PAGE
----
BEIJI, Iraq -- U.S. soldiers in the field were not all supportive of a Pentagon study that found improved body armor saves lives, with some troops arguing Saturday that more armor would hinder combat effectiveness.
The unreleased study examined 93 fatal wounds to Marines from the start of the Iraq war. It concluded 74 of them were bullet or shrapnel wounds to shoulders or torso areas unprotected by traditional ceramic armor plating.
Soldiers from the 101st Airborne Division's 3rd Brigade "Rakkasans" are required to wear an array of protective clothing, from Kevlar drapes over their shoulders and sides, to knee pads and fire-resistant uniforms.
But many soldiers say they feel encumbered by the weight and restricted by fabric that does not move as they do.
Second Lt. Josh Suthoff, 23, of Jefferson City, Mo., said he already sacrifices enough movement when he wears the equipment. More armor would only increase his chances of getting killed, he said.
"You can slap body armor on all you want, but it's not going to help anything. When it's your time, it's your time," said Suthoff, a platoon leader in the brigade's 1st Squadron, 33rd Cavalry Regiment. "I'd go out with less body armor if I could."
The study and their remarks highlight the difficulty faced by the Army and Marine Corps in providing the best level of body armor protection in a war against an insurgency whose tactics are constantly changing.
Both the Army and the Marines have weighed the expected payoff in additional safety from extra armor against the measurable loss of combat effectiveness from too much armor.
According to a summary of the Armed Forces Medical Examiner's study obtained Friday evening by The Associated Press, the 93 Marines who died from a primary lethal injury of the torso were among 401 Marines who died from combat injuries in Iraq between the start of the war and June 2005.
A military advocacy group, Soldiers for Truth, posted an article about the study on its Web site this week. On Friday evening, The New York Times reported in its online edition that the study for the first time shows the cost in lives lost from inadequate armor.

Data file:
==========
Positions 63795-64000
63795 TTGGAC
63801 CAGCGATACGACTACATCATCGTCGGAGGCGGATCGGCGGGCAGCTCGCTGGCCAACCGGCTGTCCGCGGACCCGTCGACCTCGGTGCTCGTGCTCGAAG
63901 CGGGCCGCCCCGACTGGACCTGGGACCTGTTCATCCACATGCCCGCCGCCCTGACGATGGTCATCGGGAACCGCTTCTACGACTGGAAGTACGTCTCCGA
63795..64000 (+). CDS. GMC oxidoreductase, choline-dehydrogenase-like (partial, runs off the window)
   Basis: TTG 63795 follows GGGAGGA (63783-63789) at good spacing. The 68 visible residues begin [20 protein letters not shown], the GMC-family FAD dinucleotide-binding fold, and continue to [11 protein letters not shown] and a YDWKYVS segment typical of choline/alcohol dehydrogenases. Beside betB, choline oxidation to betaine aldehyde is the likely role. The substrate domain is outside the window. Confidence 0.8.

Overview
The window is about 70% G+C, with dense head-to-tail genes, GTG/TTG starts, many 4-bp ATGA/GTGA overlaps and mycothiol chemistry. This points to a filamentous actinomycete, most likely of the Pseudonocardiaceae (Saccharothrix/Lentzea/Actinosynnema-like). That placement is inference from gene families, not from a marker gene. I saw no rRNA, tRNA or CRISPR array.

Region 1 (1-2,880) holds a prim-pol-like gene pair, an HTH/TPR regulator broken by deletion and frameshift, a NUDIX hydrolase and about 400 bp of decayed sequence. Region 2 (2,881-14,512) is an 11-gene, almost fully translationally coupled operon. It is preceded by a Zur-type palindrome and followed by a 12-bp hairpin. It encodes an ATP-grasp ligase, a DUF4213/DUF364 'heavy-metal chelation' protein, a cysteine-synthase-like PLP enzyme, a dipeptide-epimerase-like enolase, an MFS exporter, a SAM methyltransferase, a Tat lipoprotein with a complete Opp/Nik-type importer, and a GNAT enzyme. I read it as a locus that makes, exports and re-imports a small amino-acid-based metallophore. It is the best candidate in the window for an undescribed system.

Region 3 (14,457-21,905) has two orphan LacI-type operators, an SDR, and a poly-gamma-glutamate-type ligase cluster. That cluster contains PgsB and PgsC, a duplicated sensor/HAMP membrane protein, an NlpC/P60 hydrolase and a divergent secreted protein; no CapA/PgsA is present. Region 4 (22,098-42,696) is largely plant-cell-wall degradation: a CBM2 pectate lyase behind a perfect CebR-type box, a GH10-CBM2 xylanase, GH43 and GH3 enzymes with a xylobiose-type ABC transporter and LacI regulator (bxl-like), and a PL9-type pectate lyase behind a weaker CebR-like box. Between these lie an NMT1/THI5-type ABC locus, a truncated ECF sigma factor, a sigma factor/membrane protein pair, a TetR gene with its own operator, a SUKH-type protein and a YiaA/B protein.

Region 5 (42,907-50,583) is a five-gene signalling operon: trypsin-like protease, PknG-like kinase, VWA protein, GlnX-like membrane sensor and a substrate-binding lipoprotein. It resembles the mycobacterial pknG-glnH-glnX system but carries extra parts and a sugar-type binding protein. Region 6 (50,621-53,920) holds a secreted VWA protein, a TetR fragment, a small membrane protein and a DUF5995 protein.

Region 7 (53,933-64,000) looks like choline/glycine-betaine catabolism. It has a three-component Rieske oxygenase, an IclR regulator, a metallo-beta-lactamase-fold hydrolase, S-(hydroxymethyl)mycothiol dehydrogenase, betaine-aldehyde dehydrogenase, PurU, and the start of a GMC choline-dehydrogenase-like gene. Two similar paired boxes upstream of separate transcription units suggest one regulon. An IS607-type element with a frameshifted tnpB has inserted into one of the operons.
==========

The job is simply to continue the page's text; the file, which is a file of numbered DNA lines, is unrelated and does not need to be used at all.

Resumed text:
Autopsy reports and photographic records were analyzed to help the military determine possible body armor redesign.
Of 39 fatal torso wounds in which the bullet or shrapnel entered the Marine's body outside of the ceramic armor plate protecting the chest and back, 31 were close to the plate's edge, according to the study, which was conducted last summer.
Some soldiers felt unhappy that ceramic plates to protect their sides and shoulders were available, but not offered, when they deployed for Iraq in September.
"If it's going to protect a soldier or save his life, they definitely should have been afforded the opportunity to wear it," said Staff Sgt. Shaun Benoit, 26, of Conneaut, Ohio. "I want to know where there was a break in communication."
Others questioned the effectiveness of additional body armor.
"It's the Army's responsibility to get soldiers the armor they need. But that doesn't mean those deaths could have been prevented," said Spc. Robert Reid, 21, of Atlanta.
Sen. Barack Obama, D-Ill., who was in Iraq on Saturday, said military leaders told him that body armor has improved since the initial invasion in 2003 and that the military hoped to gradually transition to the improved armor.
The debate between protection versus mobility has dominated military doctrine since the Middle Ages, when knights wrapped themselves in metal suits for battle, said Capt. Jamey Turner, 35, of Baton Rouge, La., a commander in the 1st Squadron, 33rd Cavalry Regiment.
The issue comes up daily on the battlefield in Iraq, and soldiers need to realize there is no such thing as 100 percent protection, he said.
"You've got to sacrifice some protection for mobility," he added. "If you cover your entire body in ceramic plates, you're just not going to be able to move."
Others in the regiment said the issue of protecting soldiers with more body armor is of greater concern at home than among soldiers in Iraq, who have seen firsthand how life and death hang on a sliver of luck when an improvised explosive device hits a Humvee.
"These guys over here are husbands, sons and daughters. It's understandable people at home would want all the protection in the world for us. But realistically, it just don't work," said Sgt. Paul Hare, 40, of Tucumcari, N.M.
AP Military Writer Robert Burns in Washington contributed to this report.